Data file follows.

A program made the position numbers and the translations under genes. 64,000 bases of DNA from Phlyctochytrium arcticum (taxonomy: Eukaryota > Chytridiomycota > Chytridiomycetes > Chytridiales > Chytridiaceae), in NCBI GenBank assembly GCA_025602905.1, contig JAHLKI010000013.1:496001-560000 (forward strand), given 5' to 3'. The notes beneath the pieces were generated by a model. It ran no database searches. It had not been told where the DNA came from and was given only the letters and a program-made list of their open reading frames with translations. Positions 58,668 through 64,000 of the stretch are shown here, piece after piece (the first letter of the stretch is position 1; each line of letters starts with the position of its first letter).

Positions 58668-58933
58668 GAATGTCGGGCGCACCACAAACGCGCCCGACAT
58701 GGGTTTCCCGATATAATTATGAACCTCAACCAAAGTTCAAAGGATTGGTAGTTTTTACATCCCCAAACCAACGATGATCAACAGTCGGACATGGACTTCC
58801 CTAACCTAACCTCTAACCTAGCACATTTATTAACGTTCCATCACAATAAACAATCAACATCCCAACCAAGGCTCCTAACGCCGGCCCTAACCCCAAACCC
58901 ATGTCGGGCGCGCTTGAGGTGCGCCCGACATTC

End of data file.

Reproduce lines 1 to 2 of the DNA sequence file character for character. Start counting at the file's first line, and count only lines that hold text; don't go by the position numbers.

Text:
A program made the position numbers and the translations under genes. 64,000 bases of DNA from Phlyctochytrium arcticum (taxonomy: Eukaryota > Chytridiomycota > Chytridiomycetes > Chytridiales > Chytridiaceae), in NCBI GenBank assembly GCA_025602905.1, contig JAHLKI010000013.1:496001-560000 (forward strand), given 5' to 3'. The notes beneath the pieces were generated by a model. It ran no database searches. It had not been told where the DNA came from and was given only the letters and a program-made list of their open reading frames with translations. Positions 58,668 through 64,000 of the stretch are shown here, piece after piece (the first letter of the stretch is position 1; each line of letters starts with the position of its first letter).

Positions 58668-58933